The story of Zacchaeus is one of many stories that speak to the mission Jesus proclaimed in Luke 4:18–19. Luke continues his central theme that Jesus is the one who is sent to express God’s salvation for all people. Simply, Jesus is the one who saves. But even more, Jesus’ mission becomes clearly directed to the poor and outsiders who need to hear about God’s love and acceptance for them. The story of Zacchaeus’ encounter with Jesus focuses on one who is an outcast among his people. It is a story that reflects the Enduring Principle Worth of All Persons. Redemption and salvation transform the life of Zacchaeus and release in him radical generosity for the welfare of others.
As the chief tax collector, Zacchaeus was likely one of the most despised people in town; despised because he profited by collecting taxes from the Jews for the Roman government. Jews who worked for the invaders, the occupying Romans, were viewed as traitors. Tax collectors often took advantage of the citizenry in ways that had a crushing impact on their lives and continued the cycle of poverty.
In his enthusiasm to meet Jesus, Zacchaeus puts his self-image at risk as he runs ahead of the crowd and climbs a tree. Grown men typically do not run or climb trees. Why was he willing to make a spectacle of himself? Zacchaeus is yearning for something more in his life than what he had. The story reaches a critical point of tension when both Zacchaeus and Jesus make themselves vulnerable to each other when Jesus makes the public statement that he will go to Zacchaeus’ home. This is a powerful moment when Jesus lives his mission as he engages in a relationship with one considered a sinner.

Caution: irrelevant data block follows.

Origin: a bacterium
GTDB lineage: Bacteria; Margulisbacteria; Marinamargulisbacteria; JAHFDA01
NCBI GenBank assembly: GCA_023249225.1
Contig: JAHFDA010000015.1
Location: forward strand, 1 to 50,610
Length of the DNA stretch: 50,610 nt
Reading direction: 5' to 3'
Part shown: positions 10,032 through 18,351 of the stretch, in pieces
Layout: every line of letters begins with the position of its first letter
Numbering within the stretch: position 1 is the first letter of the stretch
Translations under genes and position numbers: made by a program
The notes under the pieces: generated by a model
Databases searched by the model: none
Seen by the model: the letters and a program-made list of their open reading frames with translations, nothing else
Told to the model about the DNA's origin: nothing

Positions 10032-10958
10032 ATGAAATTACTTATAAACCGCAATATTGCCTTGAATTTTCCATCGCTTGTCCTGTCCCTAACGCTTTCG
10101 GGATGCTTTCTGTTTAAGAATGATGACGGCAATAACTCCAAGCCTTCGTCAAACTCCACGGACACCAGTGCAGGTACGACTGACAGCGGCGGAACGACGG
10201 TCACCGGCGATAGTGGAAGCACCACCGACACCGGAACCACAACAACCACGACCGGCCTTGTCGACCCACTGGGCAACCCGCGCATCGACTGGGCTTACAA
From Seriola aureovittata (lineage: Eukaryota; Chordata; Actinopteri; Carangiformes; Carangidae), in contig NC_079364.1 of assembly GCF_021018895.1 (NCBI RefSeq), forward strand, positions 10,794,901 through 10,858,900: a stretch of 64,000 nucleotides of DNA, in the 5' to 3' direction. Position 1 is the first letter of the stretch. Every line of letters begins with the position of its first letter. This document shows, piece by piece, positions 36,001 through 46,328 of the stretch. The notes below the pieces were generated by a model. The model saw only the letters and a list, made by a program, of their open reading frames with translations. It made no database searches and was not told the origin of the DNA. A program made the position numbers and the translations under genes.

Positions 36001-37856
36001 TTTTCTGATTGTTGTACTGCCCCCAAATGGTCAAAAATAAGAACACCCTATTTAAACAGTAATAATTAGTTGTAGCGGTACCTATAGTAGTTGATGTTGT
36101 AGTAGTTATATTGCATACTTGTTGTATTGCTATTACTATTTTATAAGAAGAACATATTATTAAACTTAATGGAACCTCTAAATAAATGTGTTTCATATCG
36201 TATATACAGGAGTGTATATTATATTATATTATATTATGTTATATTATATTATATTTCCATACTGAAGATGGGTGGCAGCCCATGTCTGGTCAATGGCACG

In this expression of love and acceptance, Zacchaeus encounters the divine redemption and grace Jesus reflects. The wealthy, but empty life Zacchaeus lived is transformed and a new expression of radical generosity is born. The one who contributed to oppressing the Jews is now living generously and engaging in acts of justice for the poor. His life-changing discovery with Jesus breaks open Zacchaeus’ heart and genuine generosity flows.
The custom of providing voluntary compensation was to return the original amount plus 20 percent. Compulsory compensation called for doubling the original amount. But Zacchaeus would do more. He would return four times the amount. Instead of giving 10 percent, Zacchaeus offers 50 percent of his wealth.
This story is a living example of Jesus’ mission that made it possible for people to experience healing, wholeness, and a new way of belonging. The story challenges the social mindset that having money is what makes one happy, or is a sign of success. It is about God’s grace and acceptance, which make it possible for all people to discover their fullest potential in Christ. When we live from this place of growing awareness, our generosity is released and we join in the mission Jesus lived for us. And when all people discover who they are in Christ, then salvation in all of its dimensions—present and future, social and spiritual—has the potential to become real.